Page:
Uriminzokkiri

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Uriminzokkiri
Urimizokkiri logo.png
Web address www.uriminzokkiri.com
Commercial No
Type of site
News
Registration Optional
Available in Korean (Northern dialect), English, Chinese, Japanese, Russian
Owner Korea 615 Shenyang Co.
Editor Korea June 15 Edition Company (Chosŏn'gŭl조선륙일오편집사)
Launched Around 2010
Alexa rank
Increase 196,033 (Global, May 2015)
Current status Online
[1]
Uriminzokkiri
Chosŏn'gŭl 우리민족끼리
Hancha 우리民族끼리
Revised Romanization Uriminjokkiri
McCune–Reischauer Uriminjokkiri

Uriminzokkiri (Chosŏn'gŭl우리민족끼리, Korean for "Our race ourselves" / "Our race alone")[2][3][4][5][6][7] is a state-controlled website that provides news from North Korea's Central News Agency.[8][9][10] The site also distributes information over Twitter, YouTube and Flickr.[9] The website's server is located in China.[11]

History[edit]

In August 2010, Uriminzokkiri launched YouTube, Facebook and Twitter accounts in an effort to improve North Korea's image around the world.[12]

On 18 September 2012, Uriminzokkiri uploaded a video containing a photoshopped image of South Korea's president-elect Park Geun-hye performing the dance moves of "Gangnam Style". The video also mocks her as a devoted admirer of the Yushin system of autocratic rule set up by her father, Park Chung-hee.[13][14]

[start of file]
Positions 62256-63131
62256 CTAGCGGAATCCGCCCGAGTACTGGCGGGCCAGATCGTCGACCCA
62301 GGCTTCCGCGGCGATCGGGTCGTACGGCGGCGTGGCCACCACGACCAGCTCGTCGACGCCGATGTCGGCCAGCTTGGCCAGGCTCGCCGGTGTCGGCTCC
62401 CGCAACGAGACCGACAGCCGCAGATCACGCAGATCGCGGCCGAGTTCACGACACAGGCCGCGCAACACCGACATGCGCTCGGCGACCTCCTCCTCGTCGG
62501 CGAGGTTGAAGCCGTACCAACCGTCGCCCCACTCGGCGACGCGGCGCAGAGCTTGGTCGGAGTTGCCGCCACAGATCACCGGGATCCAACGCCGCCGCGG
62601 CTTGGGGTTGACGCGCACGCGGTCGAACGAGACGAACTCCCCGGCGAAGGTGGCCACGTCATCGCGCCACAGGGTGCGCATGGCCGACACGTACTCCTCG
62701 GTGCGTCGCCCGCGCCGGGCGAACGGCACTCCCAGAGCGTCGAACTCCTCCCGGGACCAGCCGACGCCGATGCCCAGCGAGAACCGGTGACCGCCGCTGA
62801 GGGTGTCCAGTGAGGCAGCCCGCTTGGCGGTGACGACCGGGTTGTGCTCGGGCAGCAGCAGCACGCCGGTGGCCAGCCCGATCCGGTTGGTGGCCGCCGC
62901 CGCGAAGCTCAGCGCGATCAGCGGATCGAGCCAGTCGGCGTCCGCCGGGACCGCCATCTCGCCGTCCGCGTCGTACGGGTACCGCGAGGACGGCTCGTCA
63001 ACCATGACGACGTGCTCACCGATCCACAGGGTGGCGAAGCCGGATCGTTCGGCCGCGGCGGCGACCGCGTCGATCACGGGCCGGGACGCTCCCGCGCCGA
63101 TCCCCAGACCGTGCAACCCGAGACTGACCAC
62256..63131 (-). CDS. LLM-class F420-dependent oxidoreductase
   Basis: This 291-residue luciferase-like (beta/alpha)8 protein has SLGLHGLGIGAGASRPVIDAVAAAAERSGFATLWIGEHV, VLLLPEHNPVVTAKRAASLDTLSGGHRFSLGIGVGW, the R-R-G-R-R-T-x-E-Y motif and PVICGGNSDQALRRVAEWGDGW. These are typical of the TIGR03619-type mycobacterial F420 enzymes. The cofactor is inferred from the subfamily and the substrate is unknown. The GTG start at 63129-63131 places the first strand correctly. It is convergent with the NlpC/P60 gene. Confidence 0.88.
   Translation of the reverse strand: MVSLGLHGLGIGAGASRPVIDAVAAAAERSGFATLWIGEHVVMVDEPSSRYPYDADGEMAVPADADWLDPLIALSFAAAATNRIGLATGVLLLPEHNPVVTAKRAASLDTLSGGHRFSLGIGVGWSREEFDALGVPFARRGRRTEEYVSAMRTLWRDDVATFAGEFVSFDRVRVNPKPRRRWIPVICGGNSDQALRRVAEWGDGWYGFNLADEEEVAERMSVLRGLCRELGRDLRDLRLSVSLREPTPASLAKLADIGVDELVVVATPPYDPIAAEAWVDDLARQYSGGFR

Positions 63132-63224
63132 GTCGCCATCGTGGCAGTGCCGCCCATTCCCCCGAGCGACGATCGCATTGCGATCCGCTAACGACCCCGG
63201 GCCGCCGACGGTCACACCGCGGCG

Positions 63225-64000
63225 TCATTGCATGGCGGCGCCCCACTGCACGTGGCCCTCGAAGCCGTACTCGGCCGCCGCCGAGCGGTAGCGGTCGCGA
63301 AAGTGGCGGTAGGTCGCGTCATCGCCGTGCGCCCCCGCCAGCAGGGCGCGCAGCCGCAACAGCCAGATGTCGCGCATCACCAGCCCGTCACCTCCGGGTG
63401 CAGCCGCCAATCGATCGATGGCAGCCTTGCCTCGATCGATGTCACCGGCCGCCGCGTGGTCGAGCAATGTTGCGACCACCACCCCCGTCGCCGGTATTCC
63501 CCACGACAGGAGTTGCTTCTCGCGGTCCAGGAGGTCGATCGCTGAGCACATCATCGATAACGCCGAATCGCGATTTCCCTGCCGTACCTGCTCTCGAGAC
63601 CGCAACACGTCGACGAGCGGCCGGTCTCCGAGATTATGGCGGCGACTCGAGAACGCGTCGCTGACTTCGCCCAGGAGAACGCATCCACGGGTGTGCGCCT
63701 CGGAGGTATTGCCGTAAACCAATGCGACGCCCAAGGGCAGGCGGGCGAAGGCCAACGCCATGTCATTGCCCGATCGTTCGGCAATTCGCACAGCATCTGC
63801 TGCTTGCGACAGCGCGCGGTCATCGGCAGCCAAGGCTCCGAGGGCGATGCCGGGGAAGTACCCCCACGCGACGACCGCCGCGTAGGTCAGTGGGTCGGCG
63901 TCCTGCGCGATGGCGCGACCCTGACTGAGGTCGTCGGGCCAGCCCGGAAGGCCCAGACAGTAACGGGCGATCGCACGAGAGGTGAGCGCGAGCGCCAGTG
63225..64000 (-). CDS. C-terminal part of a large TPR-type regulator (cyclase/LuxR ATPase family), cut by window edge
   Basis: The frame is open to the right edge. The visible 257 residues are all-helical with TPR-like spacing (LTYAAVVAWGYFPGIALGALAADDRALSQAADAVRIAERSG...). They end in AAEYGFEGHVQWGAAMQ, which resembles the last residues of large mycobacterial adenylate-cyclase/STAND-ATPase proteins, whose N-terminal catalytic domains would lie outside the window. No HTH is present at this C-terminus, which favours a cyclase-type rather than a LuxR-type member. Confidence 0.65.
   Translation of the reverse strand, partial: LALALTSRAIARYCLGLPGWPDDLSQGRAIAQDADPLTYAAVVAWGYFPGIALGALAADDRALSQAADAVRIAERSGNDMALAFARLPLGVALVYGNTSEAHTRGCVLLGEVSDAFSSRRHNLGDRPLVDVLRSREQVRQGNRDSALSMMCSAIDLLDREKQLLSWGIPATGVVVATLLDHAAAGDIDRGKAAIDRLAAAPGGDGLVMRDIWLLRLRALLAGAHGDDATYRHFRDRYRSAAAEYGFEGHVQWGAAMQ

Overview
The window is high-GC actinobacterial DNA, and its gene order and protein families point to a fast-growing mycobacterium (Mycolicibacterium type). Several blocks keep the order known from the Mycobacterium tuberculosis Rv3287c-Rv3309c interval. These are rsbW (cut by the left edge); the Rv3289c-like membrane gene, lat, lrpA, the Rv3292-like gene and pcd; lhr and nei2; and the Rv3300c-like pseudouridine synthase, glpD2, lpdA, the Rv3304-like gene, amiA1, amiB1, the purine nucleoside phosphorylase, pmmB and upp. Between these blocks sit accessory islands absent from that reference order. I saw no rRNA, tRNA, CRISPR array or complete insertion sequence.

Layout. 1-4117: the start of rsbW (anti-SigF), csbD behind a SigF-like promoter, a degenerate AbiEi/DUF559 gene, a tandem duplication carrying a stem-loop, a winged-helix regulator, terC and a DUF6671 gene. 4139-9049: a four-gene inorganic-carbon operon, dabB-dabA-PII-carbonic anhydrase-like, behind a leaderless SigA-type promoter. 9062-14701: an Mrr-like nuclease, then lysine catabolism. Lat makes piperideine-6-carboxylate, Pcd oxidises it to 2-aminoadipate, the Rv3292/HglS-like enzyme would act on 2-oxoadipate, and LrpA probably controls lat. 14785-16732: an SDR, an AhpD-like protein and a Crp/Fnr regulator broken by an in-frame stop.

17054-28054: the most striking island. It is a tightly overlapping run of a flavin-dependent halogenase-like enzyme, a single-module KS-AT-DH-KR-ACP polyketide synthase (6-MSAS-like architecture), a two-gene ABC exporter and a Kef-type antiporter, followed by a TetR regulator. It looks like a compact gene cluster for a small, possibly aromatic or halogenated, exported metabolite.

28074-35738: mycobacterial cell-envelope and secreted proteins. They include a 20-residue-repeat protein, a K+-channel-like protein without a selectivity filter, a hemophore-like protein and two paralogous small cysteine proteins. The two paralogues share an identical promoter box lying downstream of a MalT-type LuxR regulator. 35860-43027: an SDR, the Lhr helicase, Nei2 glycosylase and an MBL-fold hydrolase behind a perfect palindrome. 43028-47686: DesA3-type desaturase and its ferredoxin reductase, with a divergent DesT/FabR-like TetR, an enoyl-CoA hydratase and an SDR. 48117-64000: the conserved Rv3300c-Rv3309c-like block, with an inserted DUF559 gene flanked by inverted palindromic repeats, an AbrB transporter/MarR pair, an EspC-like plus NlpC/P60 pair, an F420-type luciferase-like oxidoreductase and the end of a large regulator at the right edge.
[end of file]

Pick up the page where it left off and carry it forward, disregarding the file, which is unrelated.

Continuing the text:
On 5 February 2013, a film that featured New York in flames was removed from YouTube after a DMCA complaint filed by Activision due to the use of footage from Call of Duty: Modern Warfare 3.[15][16] On 19 March 2013, a new North Korean propaganda video was posted on the Uriminzokkiri YouTube channel that presented images of an imagined missile attack on U.S. government buildings in Washington, D.C., including the White House and the Capitol.[17]

On 3 April 2013, hacker group Anonymous claimed it had stolen 15,000 user passwords as part of a cyberwar against the DPRK.[18] Several hours later, Anonymous claimed responsibility for hacking into the Uriminzokkiri website and its Twitter and Flickr accounts.[19][20]